Is The New Narrative All About Confidence?
Those expecting to see the stock market indices crumble in response to the GOP's failure to get their healthcare bill passed are probably disappointed with the action seen over the last two days. Remember, just about everybody in the game has been calling for a meaningful decline in stock prices due to (a) the market "getting ahead of itself," (b) sentiment becoming overly optimistic, (c) lofty valuations, (d) the potential for the Fed to change their plans, yada, yada, yada. As such, the GOP fiasco appeared to be the perfect catalyst for the fast-money types to locate the sell button again.
While stocks did initially decline Monday morning on worries that the Republicans were too busy playing politics to get anything done, the market quickly rebounded and then managed to put in a nifty move higher on Tuesday.
The question I asked in yesterday morning's meandering market missive was, what is the market narrative now that the healthcare effort has failed and stocks are in a downtrend?
Although things change quickly in this business, it appears that the word of the day, as far as stocks are concerned, is confidence. Confidence in the economy. Confidence in the Fed. And confidence that losing a battle, albeit an important one from an optics standpoint, does not mean that the GOP will lose the war.
Investors got word yesterday morning that Consumer Confidence had surged 9.5 points in March to the highest reading since December 2000. This turned out to be the latest in a string of positive surprises from the economic data as the consensus among economists surveyed had been for a decline of 1 point. And according to Ned Davis Research Group, "such a high level of confidence has historically been associated with above-trend economic growth."
In addition, Fed Vice Chair Stanley Fisher also provided the bulls with a confidence boost early Tuesday morning by suggesting that two more rate hikes in 2017 sounded about right. Recall that there has been some concern that the better-than expected economic data, when combined with the uptick seen in inflation, might cause the Fed to get antsy and sneak in an additional rate hike this year.
As for the Trump policies and the concern about the GOP's ability to get something done on tax reform and economic stimulus, apparently the market remains upbeat on the likelihood of a positive outcome. Sure, the Republican's shot themselves in the foot with the healthcare thing. But the reality is that tax cuts, reduced regulation and infrastructure spending are the issues this President really cares about. So, the thinking is that the Republicans will learn from this experience and get their act together when the really important stuff (important to the market, that is) comes into play.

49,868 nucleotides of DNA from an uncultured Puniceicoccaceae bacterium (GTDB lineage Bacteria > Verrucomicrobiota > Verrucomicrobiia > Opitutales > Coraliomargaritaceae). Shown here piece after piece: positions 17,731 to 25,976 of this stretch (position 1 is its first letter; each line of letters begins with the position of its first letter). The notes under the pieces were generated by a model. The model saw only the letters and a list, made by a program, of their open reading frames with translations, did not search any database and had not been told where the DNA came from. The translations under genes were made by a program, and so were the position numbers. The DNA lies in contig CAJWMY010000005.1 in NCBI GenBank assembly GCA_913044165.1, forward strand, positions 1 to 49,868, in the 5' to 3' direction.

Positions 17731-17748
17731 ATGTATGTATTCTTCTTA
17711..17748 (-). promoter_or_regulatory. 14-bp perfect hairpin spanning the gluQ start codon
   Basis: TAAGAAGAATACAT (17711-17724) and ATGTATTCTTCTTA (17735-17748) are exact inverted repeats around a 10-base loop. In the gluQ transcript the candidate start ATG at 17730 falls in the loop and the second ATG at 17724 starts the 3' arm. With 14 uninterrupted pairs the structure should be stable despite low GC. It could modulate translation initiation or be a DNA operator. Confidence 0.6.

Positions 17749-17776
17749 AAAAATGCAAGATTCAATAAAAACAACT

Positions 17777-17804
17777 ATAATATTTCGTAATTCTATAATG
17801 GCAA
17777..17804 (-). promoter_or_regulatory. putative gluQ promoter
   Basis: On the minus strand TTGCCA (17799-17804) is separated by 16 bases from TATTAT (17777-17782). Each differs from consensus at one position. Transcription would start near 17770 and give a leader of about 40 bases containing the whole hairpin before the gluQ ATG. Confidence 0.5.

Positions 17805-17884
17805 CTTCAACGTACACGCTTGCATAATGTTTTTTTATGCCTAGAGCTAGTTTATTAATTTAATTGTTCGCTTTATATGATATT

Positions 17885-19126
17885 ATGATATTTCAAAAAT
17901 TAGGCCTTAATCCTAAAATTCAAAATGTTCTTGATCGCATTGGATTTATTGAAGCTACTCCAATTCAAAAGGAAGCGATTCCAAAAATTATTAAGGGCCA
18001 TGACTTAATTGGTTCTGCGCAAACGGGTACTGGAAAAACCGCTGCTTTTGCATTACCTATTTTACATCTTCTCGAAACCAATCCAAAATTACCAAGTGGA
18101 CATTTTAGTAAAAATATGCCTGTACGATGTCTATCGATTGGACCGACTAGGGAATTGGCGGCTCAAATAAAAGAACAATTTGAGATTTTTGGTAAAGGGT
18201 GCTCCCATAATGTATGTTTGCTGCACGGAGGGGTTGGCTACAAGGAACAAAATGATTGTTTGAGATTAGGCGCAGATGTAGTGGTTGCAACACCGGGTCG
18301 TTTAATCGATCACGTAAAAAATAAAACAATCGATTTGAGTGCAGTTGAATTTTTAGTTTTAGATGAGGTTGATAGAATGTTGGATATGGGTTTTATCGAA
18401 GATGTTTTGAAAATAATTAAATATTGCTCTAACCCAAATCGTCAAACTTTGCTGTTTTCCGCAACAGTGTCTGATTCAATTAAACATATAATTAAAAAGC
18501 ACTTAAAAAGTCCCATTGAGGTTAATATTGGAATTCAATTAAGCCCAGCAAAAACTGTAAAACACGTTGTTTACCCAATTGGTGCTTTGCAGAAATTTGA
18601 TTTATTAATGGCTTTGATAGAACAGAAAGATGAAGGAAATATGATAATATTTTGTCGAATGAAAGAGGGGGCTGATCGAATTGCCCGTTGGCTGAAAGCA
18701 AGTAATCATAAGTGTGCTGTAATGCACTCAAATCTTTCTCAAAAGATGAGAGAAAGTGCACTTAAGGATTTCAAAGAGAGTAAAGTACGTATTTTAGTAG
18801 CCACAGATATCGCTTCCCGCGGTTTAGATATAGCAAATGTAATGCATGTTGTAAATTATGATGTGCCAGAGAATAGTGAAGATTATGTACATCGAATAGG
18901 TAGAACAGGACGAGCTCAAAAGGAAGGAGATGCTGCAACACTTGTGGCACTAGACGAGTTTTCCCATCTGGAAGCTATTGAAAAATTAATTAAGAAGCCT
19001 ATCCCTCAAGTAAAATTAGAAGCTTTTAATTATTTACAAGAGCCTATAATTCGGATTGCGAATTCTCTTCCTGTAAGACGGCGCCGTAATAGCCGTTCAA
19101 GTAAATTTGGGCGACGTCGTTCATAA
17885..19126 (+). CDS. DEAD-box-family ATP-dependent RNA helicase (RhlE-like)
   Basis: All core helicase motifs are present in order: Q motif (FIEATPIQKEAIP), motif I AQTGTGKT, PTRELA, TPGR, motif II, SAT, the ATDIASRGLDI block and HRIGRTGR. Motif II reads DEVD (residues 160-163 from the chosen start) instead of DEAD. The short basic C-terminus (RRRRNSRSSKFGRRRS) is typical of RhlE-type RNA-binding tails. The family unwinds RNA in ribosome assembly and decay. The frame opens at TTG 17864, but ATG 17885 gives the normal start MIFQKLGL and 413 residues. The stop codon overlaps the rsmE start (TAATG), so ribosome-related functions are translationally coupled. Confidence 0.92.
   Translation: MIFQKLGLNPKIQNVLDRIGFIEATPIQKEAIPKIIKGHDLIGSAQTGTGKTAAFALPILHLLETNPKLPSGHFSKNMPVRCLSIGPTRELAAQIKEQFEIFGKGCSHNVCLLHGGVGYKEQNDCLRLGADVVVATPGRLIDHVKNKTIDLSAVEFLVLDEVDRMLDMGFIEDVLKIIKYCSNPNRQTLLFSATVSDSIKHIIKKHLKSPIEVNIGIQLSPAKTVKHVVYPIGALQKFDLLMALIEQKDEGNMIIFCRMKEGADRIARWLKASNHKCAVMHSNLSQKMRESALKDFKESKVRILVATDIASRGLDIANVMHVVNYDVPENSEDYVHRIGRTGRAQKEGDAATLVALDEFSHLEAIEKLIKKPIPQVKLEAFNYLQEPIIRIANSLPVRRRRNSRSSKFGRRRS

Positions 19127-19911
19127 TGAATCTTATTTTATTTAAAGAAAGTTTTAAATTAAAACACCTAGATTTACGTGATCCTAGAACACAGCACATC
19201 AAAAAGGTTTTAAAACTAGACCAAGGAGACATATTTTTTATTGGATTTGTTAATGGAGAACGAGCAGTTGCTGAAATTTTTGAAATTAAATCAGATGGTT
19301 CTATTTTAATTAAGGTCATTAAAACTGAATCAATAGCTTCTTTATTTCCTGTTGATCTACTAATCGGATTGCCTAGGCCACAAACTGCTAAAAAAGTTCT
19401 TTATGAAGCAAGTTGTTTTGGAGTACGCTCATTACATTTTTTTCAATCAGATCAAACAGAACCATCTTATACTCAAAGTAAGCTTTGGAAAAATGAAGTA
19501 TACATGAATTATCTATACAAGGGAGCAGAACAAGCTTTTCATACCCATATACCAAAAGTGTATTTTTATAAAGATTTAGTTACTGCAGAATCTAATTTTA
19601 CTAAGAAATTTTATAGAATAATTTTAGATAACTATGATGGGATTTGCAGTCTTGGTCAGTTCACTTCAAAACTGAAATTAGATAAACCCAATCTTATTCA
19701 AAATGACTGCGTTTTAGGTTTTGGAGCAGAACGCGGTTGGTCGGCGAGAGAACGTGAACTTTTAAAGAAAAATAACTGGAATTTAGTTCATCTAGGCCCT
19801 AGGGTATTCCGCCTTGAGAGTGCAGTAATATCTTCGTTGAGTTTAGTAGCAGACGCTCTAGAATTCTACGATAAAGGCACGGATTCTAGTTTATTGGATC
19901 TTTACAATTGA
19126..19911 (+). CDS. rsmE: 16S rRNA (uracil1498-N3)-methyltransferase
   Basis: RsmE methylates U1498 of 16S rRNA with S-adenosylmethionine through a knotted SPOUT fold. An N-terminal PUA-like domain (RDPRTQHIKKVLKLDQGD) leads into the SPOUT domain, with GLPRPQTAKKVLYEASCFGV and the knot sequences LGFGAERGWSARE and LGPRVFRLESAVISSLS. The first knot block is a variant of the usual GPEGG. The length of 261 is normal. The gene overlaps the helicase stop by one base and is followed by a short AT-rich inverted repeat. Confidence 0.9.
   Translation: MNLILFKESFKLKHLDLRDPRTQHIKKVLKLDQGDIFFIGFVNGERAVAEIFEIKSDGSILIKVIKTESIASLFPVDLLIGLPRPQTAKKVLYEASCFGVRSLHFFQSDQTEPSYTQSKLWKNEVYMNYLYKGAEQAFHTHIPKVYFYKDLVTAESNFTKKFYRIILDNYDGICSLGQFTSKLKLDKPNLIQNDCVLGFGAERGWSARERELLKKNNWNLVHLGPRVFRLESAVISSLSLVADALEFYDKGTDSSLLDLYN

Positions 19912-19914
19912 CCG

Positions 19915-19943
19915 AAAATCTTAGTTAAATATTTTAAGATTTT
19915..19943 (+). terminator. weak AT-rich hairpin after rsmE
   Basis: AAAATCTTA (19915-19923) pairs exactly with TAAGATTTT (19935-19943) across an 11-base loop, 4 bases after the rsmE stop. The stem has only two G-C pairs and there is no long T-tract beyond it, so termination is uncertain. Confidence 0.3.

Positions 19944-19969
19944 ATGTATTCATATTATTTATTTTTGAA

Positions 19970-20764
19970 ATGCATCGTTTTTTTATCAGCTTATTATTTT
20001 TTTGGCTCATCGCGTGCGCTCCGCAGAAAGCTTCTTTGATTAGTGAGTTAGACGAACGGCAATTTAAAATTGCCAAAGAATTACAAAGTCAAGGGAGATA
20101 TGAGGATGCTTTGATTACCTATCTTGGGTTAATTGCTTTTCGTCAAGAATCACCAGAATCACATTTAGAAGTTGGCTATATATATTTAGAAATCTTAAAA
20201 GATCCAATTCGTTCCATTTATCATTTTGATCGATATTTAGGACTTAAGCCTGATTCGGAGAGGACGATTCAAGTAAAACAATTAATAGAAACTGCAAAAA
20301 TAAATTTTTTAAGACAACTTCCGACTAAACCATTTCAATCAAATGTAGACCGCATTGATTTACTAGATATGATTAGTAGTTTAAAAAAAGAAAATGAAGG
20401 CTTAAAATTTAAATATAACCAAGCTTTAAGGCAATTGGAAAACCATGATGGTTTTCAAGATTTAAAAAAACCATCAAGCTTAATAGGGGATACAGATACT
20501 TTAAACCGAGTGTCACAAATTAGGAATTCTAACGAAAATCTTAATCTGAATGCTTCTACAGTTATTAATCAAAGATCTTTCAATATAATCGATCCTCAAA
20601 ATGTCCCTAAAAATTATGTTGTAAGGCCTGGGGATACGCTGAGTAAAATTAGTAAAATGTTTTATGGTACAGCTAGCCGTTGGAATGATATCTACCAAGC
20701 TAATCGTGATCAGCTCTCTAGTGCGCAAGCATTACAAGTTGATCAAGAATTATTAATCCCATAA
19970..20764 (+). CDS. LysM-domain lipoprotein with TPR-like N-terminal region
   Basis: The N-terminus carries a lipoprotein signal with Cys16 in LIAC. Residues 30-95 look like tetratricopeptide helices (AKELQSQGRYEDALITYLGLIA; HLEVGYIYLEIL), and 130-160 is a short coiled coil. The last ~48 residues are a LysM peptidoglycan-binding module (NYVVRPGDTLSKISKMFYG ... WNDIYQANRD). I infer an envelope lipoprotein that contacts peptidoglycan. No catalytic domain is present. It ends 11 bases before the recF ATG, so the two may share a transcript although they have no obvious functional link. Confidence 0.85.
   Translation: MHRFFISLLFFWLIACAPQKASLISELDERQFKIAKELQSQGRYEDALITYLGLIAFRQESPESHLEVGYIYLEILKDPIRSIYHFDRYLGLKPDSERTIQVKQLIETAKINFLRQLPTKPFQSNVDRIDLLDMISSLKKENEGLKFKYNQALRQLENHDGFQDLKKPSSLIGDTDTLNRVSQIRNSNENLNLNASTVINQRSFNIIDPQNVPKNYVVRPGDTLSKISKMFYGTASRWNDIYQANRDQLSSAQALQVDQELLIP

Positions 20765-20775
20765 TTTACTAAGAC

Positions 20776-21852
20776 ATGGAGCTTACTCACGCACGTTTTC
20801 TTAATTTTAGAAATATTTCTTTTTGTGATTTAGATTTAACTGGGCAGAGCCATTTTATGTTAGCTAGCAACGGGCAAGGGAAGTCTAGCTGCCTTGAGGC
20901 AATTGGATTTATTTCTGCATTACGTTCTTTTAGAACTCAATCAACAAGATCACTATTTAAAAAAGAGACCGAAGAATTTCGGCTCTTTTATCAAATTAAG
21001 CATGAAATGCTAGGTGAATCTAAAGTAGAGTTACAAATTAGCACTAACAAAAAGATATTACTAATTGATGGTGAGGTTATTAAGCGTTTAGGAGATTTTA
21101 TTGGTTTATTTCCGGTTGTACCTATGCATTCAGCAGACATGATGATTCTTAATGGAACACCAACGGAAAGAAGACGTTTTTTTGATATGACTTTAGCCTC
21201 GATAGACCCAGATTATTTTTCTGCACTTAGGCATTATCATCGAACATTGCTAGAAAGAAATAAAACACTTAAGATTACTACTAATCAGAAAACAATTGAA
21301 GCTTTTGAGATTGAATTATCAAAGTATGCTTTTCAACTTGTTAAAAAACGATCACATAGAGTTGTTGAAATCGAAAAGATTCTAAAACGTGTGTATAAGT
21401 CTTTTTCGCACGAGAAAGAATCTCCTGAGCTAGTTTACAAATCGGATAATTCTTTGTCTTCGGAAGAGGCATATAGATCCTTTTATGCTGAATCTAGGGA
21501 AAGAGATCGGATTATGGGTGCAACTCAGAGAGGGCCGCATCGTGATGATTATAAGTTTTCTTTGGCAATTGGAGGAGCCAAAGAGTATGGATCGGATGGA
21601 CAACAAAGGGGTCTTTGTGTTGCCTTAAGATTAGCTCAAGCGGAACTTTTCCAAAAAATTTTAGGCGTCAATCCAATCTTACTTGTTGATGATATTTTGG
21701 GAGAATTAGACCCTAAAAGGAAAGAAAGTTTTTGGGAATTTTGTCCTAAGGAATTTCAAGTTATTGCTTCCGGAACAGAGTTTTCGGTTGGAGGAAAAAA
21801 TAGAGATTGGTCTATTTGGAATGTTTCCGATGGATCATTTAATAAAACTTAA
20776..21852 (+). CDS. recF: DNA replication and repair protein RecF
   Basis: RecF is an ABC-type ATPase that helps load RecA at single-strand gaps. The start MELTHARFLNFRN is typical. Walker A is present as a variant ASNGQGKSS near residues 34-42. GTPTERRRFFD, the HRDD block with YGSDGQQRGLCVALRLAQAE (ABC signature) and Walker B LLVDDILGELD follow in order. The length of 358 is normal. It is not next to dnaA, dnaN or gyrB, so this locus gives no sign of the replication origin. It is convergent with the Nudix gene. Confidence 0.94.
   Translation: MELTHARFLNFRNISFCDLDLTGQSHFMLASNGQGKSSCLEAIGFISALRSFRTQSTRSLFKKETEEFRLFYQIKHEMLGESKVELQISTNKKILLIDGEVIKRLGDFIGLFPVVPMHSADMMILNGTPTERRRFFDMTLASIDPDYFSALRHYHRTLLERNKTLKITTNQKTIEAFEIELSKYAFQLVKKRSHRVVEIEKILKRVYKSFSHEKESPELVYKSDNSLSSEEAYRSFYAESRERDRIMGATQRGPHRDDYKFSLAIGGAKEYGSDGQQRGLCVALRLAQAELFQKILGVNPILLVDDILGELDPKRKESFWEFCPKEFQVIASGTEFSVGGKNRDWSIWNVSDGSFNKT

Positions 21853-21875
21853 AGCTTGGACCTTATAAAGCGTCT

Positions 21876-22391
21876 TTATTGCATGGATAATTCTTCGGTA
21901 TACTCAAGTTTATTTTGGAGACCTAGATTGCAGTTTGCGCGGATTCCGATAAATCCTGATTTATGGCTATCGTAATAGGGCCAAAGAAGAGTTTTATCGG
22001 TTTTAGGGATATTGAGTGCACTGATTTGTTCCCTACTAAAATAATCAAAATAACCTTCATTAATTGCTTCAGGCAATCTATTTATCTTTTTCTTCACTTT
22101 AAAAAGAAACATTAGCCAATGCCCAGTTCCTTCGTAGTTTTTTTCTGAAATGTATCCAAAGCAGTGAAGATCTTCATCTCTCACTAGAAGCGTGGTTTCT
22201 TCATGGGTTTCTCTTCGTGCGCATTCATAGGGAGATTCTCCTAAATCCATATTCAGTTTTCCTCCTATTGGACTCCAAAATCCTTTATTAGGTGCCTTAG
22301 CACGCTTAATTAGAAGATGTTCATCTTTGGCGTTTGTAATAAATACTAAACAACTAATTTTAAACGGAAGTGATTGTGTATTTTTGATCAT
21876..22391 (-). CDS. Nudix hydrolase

The bad news for those in the bull camp is that although the action has been pretty decent so far this week, the S&P 500 remains in a downward sloping channel and below important technical levels.
S&P 500 - Daily
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So, as I opined yesterday, the near-term action will continue to take on added significance here. In short, my view is that a solid move above 2360-65 (that sticks) would suggest the recent sloppy phase may have ended while a break below Monday's low will put the bears in control of the game.
Publishing Note: I am traveling the rest of the week for some R&R and will not publish morning reports.
Thought For The Day:
Intuition is given only to him who has undergone long preparation to receive it. -Louis Pasteur
Current Market Drivers
We strive to identify the driving forces behind the market action on a daily basis. The thinking is that if we can both identify and understand why stocks are doing what they are doing on a short-term basis; we are not likely to be surprised/blind-sided by a big move. Listed below are what we believe to be the driving forces of the current market (Listed in order of importance).
1. The State of the U.S. Economy
2. The State of Trump Administration Policies
3. The State of Global Central Bank Policies
Wishing you green screens and all the best for a great day,
David D. Moenning
Chief Investment Officer
Sowell Management Services
Disclosure: At the time of publication, Mr. Moenning and/or Sowell Management Services held long positions in the following securities mentioned: none. Note that positions may change at any time.
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